Last month more than 500 BCNU members travelled to Vancouver for our union's 36th annual convention. I was inspired and humbled to be surrounded by so many dedicated activists who care deeply about their profession, their co-workers, their patients and their communities.
As I stood on the steps of the Vancouver Art Gallery and looked out on a sea of white scrub tops, I was able to reflect on the power and unity of our gathering, and felt honoured to lead such an amazing group. This year's convention theme – "Rise Up" – truly reflected the passion and potential of the assembled delegates. But the theme also reflects the potential of every BCNU member to advocate for their rights and engage with their union in order to secure the practice conditions they and their patients deserve.
Convention is also an embodiment of one of BCNU's most important values: democracy. It's where members come together as the governing body of the union to debate and vote on resolutions, bylaws and any other business that arises.
But there's no better example of democracy in action than BCNU's elections. Everyone on the union's 25-member governing council is elected directly – one member, one vote – by colleagues and co-workers across the province. I think about democracy every June 11 – BCNU Day – which marks the establishment of BCNU as an independent democratic union.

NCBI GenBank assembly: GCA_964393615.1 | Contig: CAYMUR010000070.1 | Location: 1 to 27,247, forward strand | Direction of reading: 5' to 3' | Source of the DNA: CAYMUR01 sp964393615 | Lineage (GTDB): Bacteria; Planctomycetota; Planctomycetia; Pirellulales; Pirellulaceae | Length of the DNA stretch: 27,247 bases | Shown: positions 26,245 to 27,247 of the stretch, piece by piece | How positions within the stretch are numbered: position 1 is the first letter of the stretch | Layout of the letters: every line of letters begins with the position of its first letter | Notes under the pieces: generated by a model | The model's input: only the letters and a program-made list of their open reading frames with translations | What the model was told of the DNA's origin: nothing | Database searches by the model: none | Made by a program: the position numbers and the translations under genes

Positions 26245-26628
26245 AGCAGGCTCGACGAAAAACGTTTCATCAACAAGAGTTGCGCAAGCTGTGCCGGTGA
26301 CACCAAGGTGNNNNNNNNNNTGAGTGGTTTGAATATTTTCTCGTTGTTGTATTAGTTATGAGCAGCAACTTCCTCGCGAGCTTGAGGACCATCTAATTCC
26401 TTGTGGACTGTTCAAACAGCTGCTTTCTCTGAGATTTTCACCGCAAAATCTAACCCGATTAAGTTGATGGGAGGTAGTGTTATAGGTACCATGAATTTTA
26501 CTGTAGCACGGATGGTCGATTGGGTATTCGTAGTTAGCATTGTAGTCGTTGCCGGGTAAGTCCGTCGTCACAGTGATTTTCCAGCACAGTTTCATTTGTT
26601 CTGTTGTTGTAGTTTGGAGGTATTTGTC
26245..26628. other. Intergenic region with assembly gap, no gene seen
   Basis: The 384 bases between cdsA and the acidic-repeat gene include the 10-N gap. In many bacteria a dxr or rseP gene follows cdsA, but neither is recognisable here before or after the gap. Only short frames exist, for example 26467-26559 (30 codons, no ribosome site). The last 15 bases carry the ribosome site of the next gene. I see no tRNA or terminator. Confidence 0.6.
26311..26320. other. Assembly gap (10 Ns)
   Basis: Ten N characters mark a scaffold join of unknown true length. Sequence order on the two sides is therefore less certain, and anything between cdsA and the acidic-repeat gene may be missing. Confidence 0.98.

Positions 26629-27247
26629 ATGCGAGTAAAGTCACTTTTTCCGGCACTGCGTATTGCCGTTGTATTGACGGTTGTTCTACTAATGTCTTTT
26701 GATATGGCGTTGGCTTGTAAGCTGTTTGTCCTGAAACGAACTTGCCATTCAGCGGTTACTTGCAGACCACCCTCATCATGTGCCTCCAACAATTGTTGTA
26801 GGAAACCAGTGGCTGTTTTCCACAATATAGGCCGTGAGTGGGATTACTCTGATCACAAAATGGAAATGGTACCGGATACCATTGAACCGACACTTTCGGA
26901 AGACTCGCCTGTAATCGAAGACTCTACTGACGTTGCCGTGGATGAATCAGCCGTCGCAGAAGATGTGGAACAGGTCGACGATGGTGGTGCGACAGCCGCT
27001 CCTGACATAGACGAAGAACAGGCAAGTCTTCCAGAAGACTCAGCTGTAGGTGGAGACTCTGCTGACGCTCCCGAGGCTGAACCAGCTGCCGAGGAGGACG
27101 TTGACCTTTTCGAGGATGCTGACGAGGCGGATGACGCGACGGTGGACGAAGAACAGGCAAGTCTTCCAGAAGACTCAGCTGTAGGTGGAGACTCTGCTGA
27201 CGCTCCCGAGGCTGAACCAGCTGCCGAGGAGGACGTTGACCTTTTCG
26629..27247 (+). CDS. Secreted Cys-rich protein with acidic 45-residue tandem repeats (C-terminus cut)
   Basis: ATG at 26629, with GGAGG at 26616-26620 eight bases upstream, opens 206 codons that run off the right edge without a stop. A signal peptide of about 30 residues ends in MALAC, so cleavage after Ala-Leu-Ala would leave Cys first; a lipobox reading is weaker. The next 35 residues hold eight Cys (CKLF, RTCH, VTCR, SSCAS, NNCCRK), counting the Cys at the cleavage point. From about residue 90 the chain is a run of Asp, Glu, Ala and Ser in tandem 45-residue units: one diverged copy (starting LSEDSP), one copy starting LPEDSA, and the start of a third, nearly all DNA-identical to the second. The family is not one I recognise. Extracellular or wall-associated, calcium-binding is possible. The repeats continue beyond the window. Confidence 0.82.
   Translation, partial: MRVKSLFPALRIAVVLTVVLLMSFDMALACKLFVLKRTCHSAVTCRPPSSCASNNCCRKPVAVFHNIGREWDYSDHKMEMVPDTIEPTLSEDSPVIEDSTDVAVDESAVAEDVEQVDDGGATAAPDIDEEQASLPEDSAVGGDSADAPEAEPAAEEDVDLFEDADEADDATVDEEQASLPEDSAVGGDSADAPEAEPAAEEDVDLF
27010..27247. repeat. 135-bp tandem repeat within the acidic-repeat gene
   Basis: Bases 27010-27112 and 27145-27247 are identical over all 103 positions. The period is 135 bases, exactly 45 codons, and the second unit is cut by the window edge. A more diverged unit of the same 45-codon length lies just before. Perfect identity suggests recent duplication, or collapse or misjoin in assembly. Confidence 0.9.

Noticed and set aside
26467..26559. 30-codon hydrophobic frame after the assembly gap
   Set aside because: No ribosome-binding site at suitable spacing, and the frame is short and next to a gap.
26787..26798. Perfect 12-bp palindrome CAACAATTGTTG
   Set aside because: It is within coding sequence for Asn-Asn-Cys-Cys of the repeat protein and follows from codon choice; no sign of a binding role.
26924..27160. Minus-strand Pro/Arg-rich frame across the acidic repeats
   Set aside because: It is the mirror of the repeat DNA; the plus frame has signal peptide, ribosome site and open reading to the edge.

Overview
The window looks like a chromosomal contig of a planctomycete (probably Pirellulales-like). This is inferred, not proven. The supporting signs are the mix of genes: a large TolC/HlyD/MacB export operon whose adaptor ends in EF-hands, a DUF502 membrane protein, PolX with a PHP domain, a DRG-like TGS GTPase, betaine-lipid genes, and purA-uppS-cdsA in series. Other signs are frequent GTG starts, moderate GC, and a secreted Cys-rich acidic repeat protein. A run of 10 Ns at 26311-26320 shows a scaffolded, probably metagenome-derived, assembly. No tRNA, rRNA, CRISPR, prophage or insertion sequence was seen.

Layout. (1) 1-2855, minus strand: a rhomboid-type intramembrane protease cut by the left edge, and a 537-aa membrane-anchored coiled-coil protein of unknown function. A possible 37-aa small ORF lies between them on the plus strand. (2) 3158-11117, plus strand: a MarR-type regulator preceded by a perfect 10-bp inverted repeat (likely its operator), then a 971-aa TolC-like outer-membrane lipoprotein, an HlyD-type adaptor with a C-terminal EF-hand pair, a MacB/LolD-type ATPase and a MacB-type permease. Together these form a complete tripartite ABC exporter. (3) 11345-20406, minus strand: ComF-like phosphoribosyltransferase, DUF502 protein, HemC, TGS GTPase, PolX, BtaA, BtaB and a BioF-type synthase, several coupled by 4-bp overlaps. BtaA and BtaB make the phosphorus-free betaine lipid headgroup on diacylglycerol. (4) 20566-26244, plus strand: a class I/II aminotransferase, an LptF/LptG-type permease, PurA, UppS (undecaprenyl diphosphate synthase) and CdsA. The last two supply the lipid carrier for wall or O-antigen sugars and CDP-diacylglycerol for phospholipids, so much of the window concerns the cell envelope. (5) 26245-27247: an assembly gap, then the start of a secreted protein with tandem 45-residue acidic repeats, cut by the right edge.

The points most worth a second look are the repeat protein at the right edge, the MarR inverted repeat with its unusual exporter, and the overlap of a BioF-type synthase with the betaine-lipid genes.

As we conclude the BCNU elections held May 23 to June 2, I want to thank all those candidates who stepped forward to run for positons, and members who took the time to cast their ballots. I and others on the provincial executive committee now look forward to working with our new team members on council and focusing on important nursing issues.
There is cause for optimism in the months and years ahead. I anticipate sitting down with the new provincial health minister and working to advance nurses' professional influence within the public health care system and involvement in policy leadership that will allow all nurses to work to their full scope of practice and effectively respond to patient and population health needs.
That includes advocating for even more investment and action to address our province-wide opioid overdose crisis. I am horrified that April saw the second highest number of overdose fatalities ever recorded in BC. I know this situation impacts so many of us and I can assure you our efforts will continue to support our nurses who are on the front lines of this health crisis.
I also look forward to bargaining an even better collective agreement for nurses. I'm proud of what we were able to accomplish during the last round of Nurses' Bargaining Association contract negotiations. We built on previous bargaining successes and are now ready to get to work consulting members on their priorities before NBA bargaining begins again next year.
And as we look forward, let's rise up together to ensure that our fight for safe patient care continues. Whether making further progress on workload and staffing, protecting job security, advancing our professional practice or building a culture of workplace safety, let us be unwavering in our commitment to make a positive difference in our working lives and for our patients.
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